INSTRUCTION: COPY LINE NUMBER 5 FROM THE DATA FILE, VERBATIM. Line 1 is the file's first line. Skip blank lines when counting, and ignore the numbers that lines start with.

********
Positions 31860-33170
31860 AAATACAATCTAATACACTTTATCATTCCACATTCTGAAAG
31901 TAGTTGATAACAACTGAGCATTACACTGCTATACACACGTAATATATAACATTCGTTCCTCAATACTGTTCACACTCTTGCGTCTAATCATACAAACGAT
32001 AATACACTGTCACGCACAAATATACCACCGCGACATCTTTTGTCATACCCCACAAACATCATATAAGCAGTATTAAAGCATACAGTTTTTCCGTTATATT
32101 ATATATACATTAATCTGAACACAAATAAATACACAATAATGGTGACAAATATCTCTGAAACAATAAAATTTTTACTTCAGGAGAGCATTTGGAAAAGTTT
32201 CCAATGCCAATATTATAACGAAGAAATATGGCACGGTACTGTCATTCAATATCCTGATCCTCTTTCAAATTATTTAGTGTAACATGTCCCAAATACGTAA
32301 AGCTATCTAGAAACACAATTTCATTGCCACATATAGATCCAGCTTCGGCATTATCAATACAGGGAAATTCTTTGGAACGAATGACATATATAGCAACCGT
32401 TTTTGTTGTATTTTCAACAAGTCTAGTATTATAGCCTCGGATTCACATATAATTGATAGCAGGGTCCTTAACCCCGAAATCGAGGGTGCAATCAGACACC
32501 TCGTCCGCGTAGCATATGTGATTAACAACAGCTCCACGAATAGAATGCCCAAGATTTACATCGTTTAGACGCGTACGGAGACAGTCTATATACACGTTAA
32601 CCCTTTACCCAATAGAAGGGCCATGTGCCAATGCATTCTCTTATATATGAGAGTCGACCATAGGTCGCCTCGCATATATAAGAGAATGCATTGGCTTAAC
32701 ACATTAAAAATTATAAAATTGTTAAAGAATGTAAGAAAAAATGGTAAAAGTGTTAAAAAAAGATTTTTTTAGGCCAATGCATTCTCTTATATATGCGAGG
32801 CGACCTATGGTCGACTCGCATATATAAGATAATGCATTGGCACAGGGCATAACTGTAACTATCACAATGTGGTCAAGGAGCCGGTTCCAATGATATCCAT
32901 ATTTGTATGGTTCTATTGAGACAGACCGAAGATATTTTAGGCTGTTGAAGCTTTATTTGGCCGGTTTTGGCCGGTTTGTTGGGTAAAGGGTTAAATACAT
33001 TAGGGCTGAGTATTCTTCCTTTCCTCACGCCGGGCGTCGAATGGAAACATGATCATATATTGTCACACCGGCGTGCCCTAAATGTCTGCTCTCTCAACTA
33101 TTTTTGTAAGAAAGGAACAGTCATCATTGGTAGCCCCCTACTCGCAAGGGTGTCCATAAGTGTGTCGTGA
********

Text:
32101 ATATATACATTAATCTGAACACAAATAAATACACAATAATGGTGACAAATATCTCTGAAACAATAAAATTTTTACTTCAGGAGAGCATTTGGAAAAGTTT